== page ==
‘Take a picture, it’ll last longer’ is somewhat
of a cliché, but it’s one which ultimately
encapsulates the essence of Ian Kenneth
Bird’s work. The British photographer’s
aesthetic is rooted in ephemerality, capturing
the eeting nature of young guns and girls
in their prime. Bumps, bruises and all—they’ll
probably never look better.
A fascination with portraiture and love of
skating overlapped when he moved to London,
and continue to inform who and how he shoots.
The people Bird casts are often not models,
but kids he has found at the skatepark.
“Or in the street or through instagram. I’m
constantly lurking for people,” he says.
His unique aesthetic—youthful, intimate, a little
bit raw—has seen the 26 year old enlisted by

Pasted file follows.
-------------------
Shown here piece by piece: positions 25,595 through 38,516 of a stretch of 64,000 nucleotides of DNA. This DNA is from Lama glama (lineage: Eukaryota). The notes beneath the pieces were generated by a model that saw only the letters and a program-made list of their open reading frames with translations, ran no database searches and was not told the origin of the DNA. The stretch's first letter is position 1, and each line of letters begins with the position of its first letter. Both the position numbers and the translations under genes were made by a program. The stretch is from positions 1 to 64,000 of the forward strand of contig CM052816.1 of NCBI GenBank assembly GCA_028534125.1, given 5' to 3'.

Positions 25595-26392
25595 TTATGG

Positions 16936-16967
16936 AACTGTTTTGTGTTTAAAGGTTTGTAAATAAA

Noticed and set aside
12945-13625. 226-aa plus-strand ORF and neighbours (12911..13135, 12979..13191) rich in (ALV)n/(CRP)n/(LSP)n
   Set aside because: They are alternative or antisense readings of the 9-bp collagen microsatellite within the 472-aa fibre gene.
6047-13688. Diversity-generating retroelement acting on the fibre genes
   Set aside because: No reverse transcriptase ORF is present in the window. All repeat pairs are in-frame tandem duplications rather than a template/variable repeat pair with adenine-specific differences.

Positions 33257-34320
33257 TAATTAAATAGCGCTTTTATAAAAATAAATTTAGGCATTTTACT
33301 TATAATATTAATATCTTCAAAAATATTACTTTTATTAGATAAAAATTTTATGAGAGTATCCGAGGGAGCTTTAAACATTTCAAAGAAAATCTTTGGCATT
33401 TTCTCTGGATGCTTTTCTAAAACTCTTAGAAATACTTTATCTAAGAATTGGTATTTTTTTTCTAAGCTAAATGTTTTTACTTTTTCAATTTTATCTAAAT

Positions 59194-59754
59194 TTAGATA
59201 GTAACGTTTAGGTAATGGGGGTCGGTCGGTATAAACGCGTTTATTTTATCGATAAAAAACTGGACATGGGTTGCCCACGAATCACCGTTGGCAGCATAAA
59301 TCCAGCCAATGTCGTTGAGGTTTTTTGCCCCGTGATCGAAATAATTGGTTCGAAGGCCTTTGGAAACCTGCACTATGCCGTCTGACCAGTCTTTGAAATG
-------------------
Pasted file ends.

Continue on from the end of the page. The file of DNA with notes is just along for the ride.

a number of luxury fashion houses in the past
year. Fashion with a capital F, after all, has
always had an obsession with youth. In Bird,
they have someone close enough to the action
to actually capture it. “Luckily I’ve always
managed to have quite a lot of freedom,” says
Bird of these projects. “I’ve always managed
to cast the people I want and to shoot the way
that I want. I think that’s because it has come
off the back of personal work”.
That personal work—the kind that rst thrust
him into the limelight last year when he
debuted his Don’t Know What I Want But I Want
It Now exhibition and photobox—is a constant
for Bird. In fact, just last month, he released
another self-published zine. Titled ‘Archie’,
it focuses on one week in early August with one
character—skating, chatting, hanging out.
It was all shot, published and designed by Bird
himself. “It was very natural and so it felt like
the publication should be the same.” he says.
“The plan was for it to feel simple,